• Exhibit Viewing: currently on rotation with California sea lions Triton (age 28), Bart (age 25), Gremlin (age 14), Riva (age 4), harbor seal Toney (age 16) and gray seal Rona (age 4).

Both of our new gray seals arrived in May from the Brookfield Zoo in Chicago. Both are big boys, weighing approximately 500 pounds each. Gray seals are distinguishable from harbor seals by their longer nose and much larger size — about twice as large as harbor seals! So far, keepers say the seals both enjoy a big pile of ice to flop around in. Boone is a very dark gray while Minnow is lighter and has a prominent hump on his nose.

The Latin name for gray seals Halichoerus grypis means “hooked nose seal pig.” The Louisville Zoo has a rich history with this species. Eight seal pups have been born at the Zoo and when twin seal pups were born in 1979, they were the first twins to be documented in a managed system like a Zoo.

Learn more about gray seals.
Read the official media release.

Minnow

  • Gray Seal
  • Male
  • From Chicago’s Brookfield Zoo
  • Age: 31 years old
  • Exhibit Viewing: currently on rotation with California sea lions Triton (age 28), Bart (age 25), Gremlin (age 14), Riva (age 4), harbor seal Toney (age 16) and gray seal Rona (age 4).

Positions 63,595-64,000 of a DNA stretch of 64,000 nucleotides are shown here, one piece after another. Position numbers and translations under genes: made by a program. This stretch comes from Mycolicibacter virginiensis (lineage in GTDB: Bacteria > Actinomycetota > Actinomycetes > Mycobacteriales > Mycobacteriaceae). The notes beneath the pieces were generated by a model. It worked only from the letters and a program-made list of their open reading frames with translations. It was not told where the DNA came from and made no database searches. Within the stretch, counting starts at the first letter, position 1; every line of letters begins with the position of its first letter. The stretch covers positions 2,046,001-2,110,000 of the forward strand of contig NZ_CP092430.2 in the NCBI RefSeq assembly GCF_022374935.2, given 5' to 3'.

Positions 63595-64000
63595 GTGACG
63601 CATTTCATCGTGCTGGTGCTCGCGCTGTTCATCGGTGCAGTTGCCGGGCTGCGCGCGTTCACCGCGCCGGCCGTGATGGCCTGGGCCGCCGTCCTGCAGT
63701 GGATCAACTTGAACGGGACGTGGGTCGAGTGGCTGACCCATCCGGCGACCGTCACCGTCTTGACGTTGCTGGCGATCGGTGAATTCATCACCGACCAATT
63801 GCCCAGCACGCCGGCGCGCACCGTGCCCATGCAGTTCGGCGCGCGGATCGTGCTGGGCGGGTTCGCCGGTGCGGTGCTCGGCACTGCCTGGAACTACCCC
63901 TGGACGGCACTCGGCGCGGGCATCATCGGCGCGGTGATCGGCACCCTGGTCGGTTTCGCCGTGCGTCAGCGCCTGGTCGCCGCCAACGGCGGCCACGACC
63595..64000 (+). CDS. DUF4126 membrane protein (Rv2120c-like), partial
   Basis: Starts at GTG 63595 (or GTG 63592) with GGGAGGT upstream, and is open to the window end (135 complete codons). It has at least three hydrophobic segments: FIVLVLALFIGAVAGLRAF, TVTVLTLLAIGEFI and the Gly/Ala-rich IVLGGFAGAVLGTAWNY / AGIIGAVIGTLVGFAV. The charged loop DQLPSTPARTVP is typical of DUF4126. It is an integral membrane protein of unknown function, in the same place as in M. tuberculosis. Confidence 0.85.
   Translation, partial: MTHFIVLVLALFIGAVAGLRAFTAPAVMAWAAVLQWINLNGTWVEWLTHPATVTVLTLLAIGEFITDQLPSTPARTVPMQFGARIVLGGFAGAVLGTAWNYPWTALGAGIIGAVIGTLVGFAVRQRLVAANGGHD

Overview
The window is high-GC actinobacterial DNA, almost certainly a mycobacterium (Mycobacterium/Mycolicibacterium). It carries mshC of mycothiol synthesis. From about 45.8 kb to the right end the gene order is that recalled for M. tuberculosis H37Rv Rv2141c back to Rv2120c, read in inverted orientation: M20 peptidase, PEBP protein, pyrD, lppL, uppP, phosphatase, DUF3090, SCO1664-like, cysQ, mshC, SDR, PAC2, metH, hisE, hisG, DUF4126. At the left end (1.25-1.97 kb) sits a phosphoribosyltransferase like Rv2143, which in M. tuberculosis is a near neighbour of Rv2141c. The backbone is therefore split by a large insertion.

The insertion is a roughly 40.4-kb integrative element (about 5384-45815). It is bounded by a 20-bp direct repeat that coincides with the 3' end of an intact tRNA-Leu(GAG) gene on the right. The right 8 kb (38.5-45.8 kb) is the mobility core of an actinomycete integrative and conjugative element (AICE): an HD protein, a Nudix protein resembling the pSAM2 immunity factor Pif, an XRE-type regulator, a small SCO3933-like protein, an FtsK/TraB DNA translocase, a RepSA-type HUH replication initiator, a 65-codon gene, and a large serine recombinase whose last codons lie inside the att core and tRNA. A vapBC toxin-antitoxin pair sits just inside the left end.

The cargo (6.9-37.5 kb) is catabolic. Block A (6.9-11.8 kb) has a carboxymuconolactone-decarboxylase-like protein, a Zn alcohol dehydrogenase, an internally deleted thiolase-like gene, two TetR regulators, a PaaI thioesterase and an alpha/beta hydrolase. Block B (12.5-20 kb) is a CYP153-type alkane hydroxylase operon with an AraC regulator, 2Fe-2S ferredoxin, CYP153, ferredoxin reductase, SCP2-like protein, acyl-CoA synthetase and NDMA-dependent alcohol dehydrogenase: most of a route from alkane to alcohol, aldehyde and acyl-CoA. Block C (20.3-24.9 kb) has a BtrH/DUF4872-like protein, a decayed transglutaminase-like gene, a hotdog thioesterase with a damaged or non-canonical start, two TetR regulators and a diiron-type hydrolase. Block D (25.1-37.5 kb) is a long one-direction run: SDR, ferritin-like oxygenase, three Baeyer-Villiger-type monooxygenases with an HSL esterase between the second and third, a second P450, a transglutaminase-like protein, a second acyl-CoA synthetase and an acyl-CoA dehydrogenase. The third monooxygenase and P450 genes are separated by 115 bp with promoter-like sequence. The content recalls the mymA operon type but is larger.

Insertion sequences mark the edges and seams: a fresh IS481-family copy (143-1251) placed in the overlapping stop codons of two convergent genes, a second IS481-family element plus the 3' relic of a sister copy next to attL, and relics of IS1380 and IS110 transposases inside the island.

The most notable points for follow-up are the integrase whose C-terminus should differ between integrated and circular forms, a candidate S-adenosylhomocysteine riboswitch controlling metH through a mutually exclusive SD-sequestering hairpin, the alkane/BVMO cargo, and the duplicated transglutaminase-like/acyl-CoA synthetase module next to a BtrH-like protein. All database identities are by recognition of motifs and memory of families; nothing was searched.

Both of our new gray seals arrived in May from the Brookfield Zoo in Chicago. Both are big boys, weighing approximately 500 pounds each. Gray seals are distinguishable from harbor seals by their longer nose and much larger size — about twice as large as harbor seals! So far, keepers say the seals both enjoy a big pile of ice to flop around in. Minnow is lighter and has a prominent hump on his nose, while Boone is a much darker gray.

The Latin name for gray seals Halichoerus grypis means “hooked nose seal pig.” The Louisville Zoo has a rich history with this species. Eight seal pups have been born at the Zoo and when twin seal pups were born in 1979, they were the first twins to be documented in a managed system like a Zoo.

Learn more about gray seals.
Read the official media release.

Births/Animals Expecting